Above: Donald Trump, noted non-proliferation theorist and proponent of sane foreign policy positions.
With debate about the Iranian nuclear deal still raging and everyone and their dog expressing an opinion (no matter how ill-informed, reactionary, or just plain stupid it might be), my new undergraduate course is alarmingly well-timed.
This year, I’m offering a new 4MA (fourth year honours, full year) course entitled The United States and the Problem of Nuclear Proliferation, 1945-2015 (hereafter USPNP). An outgrowth of my research interests and doctoral work, USPNP is my first attempt at a year-long course for the undergraduates in their final year. The class is relatively small (12-15 students) and there will have an intense focus on discussing and debating primary, secondary, and theoretical materials.
Important aide memoire for self: those subjects that you really, really know a lot about, have done extensively researched, and that you’ve produced scholarly work about. Those are the ones that are hardest to teach.
For this part of the course, we turned our gaze towards proliferation and the developing world. In particular, the West’s interactions with the Pakistani nuclear weapons programme. Which just so happens to be the subject of my doctoral thesis. The intent behind this was twofold: 1) to explore how the media influences perceptions about national (or what they perceive as transnational) nuclear programmes. 2) to explore attitudes towards national nuclear programmes within governments.
On June 5, I’m delighted to be attending the BISA Global Nuclear Order Working Group workshop Critical Perspectives on Nuclear Weapons (try saying that after a few beers). This is a great chance to engage in discussions about nuclear issues with some fantastic scholars from across the UK and beyond, looking at issues such as deterrence and disarmament, nuclear identity, and nuclear legitimacy.
As part of the research process, you often find interesting little snippets that, while not hugely significant themselves, form part of something bigger. On May 17, 1979, Israeli Prime Minister Menachem Begin wrote a short letter to newly installed British leader Margaret Thatcher. His letter formed part of a wider popular outburst centred around the idea of an “Islamic bomb.” Although the idea of an “Islamic bomb” – an imagined nuclear weapon that transcends state boundaries and spans a transnational religious community – had come up in previous years, it was only in 1979 that the issue really burst into the consciousness of policymakers and the public.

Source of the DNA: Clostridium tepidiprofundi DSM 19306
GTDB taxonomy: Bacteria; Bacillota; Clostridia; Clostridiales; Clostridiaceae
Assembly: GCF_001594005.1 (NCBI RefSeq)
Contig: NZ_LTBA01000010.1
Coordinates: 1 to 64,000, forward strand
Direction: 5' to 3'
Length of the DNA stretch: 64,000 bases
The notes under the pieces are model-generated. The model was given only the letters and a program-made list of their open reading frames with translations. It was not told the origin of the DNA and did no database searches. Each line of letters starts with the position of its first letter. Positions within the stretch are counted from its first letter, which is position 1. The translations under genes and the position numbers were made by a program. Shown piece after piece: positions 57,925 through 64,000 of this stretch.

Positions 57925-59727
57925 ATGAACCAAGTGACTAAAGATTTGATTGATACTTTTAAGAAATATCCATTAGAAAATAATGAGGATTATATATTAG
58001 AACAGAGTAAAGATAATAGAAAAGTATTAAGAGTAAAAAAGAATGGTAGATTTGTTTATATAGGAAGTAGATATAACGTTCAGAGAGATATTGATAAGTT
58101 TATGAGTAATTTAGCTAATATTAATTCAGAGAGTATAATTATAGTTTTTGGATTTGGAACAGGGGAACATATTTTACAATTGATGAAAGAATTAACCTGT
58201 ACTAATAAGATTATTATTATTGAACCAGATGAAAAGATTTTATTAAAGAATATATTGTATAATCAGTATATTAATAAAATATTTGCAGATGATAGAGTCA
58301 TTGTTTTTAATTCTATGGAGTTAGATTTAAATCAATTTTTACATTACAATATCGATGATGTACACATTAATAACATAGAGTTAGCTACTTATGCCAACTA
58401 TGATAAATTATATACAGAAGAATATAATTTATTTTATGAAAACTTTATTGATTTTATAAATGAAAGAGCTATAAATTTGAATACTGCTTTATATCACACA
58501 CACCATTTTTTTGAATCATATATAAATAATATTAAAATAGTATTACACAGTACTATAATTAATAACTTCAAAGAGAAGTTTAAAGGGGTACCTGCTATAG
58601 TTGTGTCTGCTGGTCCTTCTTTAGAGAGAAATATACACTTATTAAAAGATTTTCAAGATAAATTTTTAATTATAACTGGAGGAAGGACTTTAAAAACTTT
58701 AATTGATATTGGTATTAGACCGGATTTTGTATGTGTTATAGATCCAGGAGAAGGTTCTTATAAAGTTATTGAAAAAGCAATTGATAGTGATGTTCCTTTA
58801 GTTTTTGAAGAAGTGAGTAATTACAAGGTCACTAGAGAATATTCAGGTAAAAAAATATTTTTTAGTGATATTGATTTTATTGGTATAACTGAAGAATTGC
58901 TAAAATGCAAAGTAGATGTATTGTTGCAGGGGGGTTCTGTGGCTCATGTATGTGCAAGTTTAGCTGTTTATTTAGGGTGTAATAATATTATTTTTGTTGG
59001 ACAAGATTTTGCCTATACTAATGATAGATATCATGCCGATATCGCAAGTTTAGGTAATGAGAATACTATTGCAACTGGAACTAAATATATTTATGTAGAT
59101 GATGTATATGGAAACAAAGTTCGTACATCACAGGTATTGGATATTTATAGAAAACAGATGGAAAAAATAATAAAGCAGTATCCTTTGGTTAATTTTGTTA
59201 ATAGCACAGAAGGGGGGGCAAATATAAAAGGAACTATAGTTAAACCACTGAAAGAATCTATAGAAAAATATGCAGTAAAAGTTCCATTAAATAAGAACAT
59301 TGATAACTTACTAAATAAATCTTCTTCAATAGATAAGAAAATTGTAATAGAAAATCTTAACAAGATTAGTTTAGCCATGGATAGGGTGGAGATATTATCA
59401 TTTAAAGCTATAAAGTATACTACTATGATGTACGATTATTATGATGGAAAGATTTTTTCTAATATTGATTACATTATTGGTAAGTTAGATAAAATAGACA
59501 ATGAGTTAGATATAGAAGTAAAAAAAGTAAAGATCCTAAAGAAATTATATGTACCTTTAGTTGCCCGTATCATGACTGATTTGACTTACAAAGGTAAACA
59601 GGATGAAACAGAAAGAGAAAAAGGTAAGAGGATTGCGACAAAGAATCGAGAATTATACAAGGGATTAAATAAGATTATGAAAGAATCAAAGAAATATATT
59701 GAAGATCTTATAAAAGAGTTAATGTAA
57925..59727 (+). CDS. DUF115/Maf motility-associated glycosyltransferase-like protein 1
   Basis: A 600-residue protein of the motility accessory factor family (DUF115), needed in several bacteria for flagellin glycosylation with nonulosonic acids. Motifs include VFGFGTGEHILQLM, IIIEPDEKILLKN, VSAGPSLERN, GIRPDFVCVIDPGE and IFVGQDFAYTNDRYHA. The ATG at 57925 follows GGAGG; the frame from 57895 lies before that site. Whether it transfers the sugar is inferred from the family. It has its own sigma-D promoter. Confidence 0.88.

The concept was founded in the rhetoric surrounding the Pakistani nuclear weapons programme. Indeed, it was the two markedly different Pakistani leaders Zulfikar Ali Bhutto and Mohammed Zia ul-Haq who gave birth to the idea. But it was the Western (and to a lesser extent, Indian) media that really gave life to the notion that one Muslim state would automatically share the fruits of its nuclear labours with other Muslim states.
Nuclear history is chock full of the strange, the never-quite-adequately explained, and the conspiratorial.(1) A fascinating example of this is the September 1979 ‘Vela Incident.’ This is kind of vaguely related to my thesis work, as it impinges on nuclear proliferation (kind of.)
The Velas were a series of U.S. satellites designed to detect clandestine nuclear testing. They used what are known as ‘bhangmeters’ (plus a bunch of other uber-scientific doohickeys) to pick up the unique ‘double flash’ given off by a nuclear explosion. The satellite in question, Vela 6911, was over ten years old in September 1979. On the 22nd, it picked up a double flash in the South Atlantic, far, far away from any land (apart from the remote, French-owned Kerguelen Islands.) Heads were scratched on a global scale, committees were convened, much sweat poured forth.(2)